Monday, September 27, 2010

Goat Cheese and Spinach Non-Hipster Cooking; or, Reminiscing with Huskers & Hobgoblins

The writer of this blog routinely gets accused of being a hipster, by friends and new acquaintances alike. True fact, ladies and gentlemen. In his defense, our blogger wishes to draw your attention to the following facts:

1) He is a mathematician.
2) He lives in Oklahoma, not Brooklyn, NY.

Is the reader satisfied? Is our blogger off the hipster list? No? Ok then.

The writer of this blog has, on several occasions and by independent parties, also been accused of telling long, meandering stories that fail to captivate the listener, provoking instead a certain desire to, well, hit our narrator in the head. With a stick. Repeatedly. Well, as he is pushing thirty (fast!), he feels that he has earned a certain right to, on occasion, reminisce about the past in a semi-organized manner. Especially when it helps him elaborate on why he is not a hipster. And what better forum for this activity than a blog.

Sooo. In his childhood, our Swede spent a number of summers in Mississauga, ON. And these two-months-or-so long visits seem to have had a lasting effect (a fascination with the North American continent, a love of Reese's Peanut Butter cups and other American candies,  an inability to learn to pronounce the word "water" correctly (ie. BE) in school in Sweden). 

During one of these stays, in 1988 more precisely, our blogger learned to love Marvel comics! On a random visit to a record-and-comic book-store in a nearby mall, he bought a couple of issues of the Amazing Spider-Man-and he was hooked! (He also heard a certain, back then pretty new, record playing in the store; more about this later.) He spent the next 6 or so years reading as many titles as he could get his hands on in back Sweden (remember that ordering things on the internet was not yet possible, youngsters!) Mostly Spider-Man, some Silver Surfer, and a little X-Men. In fact, it would be fair to say that whatever our temporary Oklahoman knows about the English language, he learned from reading Spider-Man. He certainly did not speak it when he started out. And surely, dear readers, that is not the hallmark of a hipster? Reading about grown men in yellow jumpsuits tossing exploding pumpkins at grown men in red jumpsuits with spiderwebs glued on? Nah.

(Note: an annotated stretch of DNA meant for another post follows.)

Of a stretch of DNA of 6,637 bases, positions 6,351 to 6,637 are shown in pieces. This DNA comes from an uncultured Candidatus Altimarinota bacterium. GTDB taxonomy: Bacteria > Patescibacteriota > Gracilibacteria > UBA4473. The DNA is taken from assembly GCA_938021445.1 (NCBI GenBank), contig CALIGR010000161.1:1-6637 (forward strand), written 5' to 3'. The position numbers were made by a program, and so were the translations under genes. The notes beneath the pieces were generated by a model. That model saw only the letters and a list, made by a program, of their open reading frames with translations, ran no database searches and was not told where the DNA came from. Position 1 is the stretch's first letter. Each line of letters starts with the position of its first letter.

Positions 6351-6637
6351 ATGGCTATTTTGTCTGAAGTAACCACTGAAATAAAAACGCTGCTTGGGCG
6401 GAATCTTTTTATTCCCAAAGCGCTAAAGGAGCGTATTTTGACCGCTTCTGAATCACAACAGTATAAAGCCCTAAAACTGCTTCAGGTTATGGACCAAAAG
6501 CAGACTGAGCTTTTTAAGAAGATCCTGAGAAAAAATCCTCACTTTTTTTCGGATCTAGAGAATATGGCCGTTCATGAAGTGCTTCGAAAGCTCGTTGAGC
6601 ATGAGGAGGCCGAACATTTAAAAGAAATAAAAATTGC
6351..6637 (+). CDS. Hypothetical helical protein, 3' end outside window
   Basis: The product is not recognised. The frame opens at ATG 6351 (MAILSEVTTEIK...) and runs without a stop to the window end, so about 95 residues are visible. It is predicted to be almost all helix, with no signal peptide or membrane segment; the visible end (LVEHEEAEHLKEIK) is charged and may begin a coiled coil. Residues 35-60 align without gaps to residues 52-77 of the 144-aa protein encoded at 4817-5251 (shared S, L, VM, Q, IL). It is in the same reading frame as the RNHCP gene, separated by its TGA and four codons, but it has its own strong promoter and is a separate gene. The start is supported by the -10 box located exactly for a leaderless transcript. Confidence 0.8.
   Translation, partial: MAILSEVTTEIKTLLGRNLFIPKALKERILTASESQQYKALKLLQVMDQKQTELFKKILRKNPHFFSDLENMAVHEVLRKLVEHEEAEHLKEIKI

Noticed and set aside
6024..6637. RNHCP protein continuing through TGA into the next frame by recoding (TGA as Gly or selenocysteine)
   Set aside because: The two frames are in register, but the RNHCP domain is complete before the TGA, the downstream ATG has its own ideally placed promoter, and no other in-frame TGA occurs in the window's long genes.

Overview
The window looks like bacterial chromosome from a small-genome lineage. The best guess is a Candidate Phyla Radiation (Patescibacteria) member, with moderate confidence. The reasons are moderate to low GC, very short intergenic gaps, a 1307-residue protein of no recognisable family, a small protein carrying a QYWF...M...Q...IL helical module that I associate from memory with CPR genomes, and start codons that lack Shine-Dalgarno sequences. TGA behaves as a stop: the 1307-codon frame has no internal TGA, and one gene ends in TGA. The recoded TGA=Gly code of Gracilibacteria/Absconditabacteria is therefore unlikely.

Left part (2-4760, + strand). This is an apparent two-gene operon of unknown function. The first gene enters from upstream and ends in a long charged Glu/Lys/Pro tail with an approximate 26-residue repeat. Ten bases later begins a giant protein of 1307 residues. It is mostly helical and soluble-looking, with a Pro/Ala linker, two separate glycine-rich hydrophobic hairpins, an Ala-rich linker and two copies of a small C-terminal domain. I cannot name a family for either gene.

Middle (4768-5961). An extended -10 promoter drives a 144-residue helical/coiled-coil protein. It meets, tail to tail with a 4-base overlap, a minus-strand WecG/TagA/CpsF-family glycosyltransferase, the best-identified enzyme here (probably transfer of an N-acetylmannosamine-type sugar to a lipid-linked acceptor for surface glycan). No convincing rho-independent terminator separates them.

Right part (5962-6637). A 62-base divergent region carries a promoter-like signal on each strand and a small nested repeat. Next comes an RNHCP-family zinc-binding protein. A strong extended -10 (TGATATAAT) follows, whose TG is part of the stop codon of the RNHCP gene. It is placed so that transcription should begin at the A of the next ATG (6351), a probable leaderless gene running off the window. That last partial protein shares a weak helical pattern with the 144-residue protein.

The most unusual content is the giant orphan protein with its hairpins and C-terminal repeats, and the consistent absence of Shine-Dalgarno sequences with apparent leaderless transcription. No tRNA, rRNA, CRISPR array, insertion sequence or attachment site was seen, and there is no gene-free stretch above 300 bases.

An aside: for an in-depth analysis of Spider-Man and his significance in popular culture, we refer the reader to
Especially the essays beginning with
are masterpieces of Spider-Man writing.

If you are still not convinced, one might add that our old non-hipster later got his undergraduate degree in engineering physics. Unexpected, given the above, huh? Hipster or no, he learned many things during those years (as one usually does when one goes to college); in particular, he learned to cook the following dish. One or two of our readers may recognize it (I'm thinking f-man, f-mbl, f-mab and f-psu on this particular occasion.) 

1 roll of French goat cheese
1 package of (organic) spinach
2 apples
1/2 package of half & half

olive oil



Wash and dice the apples. In a frying pan, saute the apple cubes with the walnuts in a modest amount of olive oil. I used about half a of a small bag of walnuts. Wait until the apple pieces are brown around the edges, and then add the spinach. You might want to add a little olive oil.

Wait until the spinach is soft and stringy (but still green of course, you don't want to deep fry things). Now add a little half & half (I used about half a pint), and let the sauce simmer. In the meantime, crumble the goat cheese into small pieces. Then toss them into the sauce and stir to make the cheese dissolve. Add lots of pepper to the sauce (but no salt). A little brandy is optional (I didn't use any this time), but it was part of the original recipe. Let the sauce simmer.

In the meantime, cook the rigatoni. It is not difficult; as usual, make sure to serve the paste al dente. Pour the water, then pour the sauce onto the pasta and mix. Done!